Microservices

Microservices architecture is a software development methodology that advocates creating an application from loosely coupled services that cooperate together.

Such an architecture was researched and advertised for a long period of time: Some time ago, a lot of attention was given to Service-Oriented Architecture (SOA). Even earlier, CORBA, the standard for distributed computing, was designed. Furthermore, building your applications with loosely coupled, highly cohesive services is a good software practice, and it can (and should) also be applied in a traditional monolithic application. Why has the new concept been created then, and what distinguishes it?

In recent years, a number of companies building large distributed systems have found it harder to build and maintain their systems using the traditional monolithic software architectures and decided to refactor their systems to loosely coupled modular distributed systems. Looking at the experience of those companies that succeeded in doing so, we were able to gather common architectural patterns in the systems that they built. This gave birth to the microservice architecture concept. Put in another way, microservices can be thought of as a software architecture that is another iteration of distributed computing systems, whose characteristics were derived from practical experience. As a result, instead of providing a definition of microservice architectures to which all aspiring implementors have to adhere, it is easier to provide a common set of characteristics that microservice systems share (Further Reading, link 2). Let's do it now.

Microservices are built as standalone services that are independently deployable. From the technical point of view, it means that they run in different processes and communicate through the network using their APIs. Each of the services can be started, stopped, and updated independently. Each service is responsible for its own data and can modify the data of other services using only their API.

The system is decomposed into microservices around business functionalities. Each microservices is built by one, small team that consists of all necessary technical specialists. For example, in a store application, there may be a review service. The review service team may consist of programmers, database engineers, testers, and domain experts. The team is responsible for every aspect of this service—from getting customer feedback to database administration.

As you can see, instead of advertising a set of recommended characteristics that the applications should adhere to, successful microservice practitioners have created a technological environment that enforces modularity and loose coupling.

So, if you successfully implement a microservice architecture, what benefits will you obtain?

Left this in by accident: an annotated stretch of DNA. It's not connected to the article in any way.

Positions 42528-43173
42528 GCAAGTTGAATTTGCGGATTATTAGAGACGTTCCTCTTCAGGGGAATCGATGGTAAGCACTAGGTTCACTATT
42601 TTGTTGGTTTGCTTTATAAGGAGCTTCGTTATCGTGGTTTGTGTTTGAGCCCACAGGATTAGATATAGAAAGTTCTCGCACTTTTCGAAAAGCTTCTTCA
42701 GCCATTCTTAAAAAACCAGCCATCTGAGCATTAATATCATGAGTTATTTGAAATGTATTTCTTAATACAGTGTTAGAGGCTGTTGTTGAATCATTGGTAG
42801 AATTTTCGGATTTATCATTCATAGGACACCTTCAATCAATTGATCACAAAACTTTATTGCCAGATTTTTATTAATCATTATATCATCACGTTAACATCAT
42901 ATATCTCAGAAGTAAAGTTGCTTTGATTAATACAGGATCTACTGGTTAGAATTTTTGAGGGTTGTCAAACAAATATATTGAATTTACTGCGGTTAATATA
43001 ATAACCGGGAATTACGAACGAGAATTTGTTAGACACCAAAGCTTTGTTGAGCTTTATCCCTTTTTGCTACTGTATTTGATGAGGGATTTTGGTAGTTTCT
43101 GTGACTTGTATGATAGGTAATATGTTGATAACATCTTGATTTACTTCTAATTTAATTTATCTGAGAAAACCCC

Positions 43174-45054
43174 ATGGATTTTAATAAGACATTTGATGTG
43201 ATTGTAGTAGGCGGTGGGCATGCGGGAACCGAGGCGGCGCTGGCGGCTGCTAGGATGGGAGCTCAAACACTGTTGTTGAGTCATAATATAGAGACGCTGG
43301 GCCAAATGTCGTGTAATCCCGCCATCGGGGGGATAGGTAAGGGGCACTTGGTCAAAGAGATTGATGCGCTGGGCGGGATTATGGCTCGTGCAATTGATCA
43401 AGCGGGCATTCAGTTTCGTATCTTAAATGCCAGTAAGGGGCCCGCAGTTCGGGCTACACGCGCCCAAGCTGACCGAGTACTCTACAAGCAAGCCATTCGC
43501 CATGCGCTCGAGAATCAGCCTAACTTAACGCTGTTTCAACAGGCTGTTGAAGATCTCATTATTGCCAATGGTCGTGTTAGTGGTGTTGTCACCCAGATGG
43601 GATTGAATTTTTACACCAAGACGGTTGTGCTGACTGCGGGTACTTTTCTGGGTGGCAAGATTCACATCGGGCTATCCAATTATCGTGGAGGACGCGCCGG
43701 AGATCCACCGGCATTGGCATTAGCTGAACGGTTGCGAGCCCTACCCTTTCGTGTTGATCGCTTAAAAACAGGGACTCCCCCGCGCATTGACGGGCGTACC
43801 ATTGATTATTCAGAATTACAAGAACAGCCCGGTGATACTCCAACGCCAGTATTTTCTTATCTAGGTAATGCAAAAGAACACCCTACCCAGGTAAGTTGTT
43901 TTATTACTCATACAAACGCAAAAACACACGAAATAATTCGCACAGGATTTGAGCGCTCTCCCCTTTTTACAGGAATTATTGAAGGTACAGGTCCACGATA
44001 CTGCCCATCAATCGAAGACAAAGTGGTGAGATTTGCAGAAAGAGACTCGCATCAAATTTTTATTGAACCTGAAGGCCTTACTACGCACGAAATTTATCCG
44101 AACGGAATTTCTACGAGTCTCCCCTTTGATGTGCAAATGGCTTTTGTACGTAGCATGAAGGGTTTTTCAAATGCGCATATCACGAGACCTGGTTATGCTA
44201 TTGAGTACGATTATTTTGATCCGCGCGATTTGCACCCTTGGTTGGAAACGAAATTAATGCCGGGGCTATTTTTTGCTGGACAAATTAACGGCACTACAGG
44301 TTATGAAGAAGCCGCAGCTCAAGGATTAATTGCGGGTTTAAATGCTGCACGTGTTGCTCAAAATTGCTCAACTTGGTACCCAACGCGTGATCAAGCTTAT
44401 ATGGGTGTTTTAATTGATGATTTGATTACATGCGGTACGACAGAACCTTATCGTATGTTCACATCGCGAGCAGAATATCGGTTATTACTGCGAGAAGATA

Advantages of implementing microservices

The first thing that is straightforward but should be emphasized is that if you successfully create a system whose architectural characteristics-force modularity and loose coupling, you will obtain a highly modular system as ad hoc fixes and extensions won't compromise and effectively abandon the boundaries between services throughout the development process.

Because of the modular characteristics of developed applications, components that constitute them may be developed more effectively: As there is a small, cross-sectional team working on each service, its members can concentrate on their own area of work relatively independently of other teams. As the practice suggests, as the team grows communication starts to inhibit work more and more. The small, focused team knows the domain well, and they also know each other well, can communicate immediately, and move the work forward.

Also, crucial is the fact that the service can be deployed independently of other services. A successful microservices architecture does not have the concept of big system release in which all teams gather their recent updates together and create a major release of the whole system. Instead, all teams are able to release and deploy their new functionalities independently of other services. There is no synchronization between the teams, and if there is a new version of a service that can be released, the service's team can just independently design to do it. Such a characteristic is a catalyst for Continous Integration. The team is able to build the pipeline so that each code triggers a test, review, and deploy process.

The characteristics described in the preceding paragraph—small, focused teams and independent and automated build and deployment processesslead to very important characteristics of the successful microservices-based system: an ability to implement required changes very fast. This is crucial, as it allows for immediate responses to customer needs. This tightens the feedback loop between the customer and developer and allows the system to quickly evolve to meet the customer needs.

Last but not least, we should mention the direct technical consequences. Microservices can be scaled more effectively: When scaling a traditional monolith application, we need to replicate a number of application servers effectively, replicating all the functionalities implemented in the application. Scaling microservices can be more fine-grained; we are able to replicate only the services that need more instances across different servers.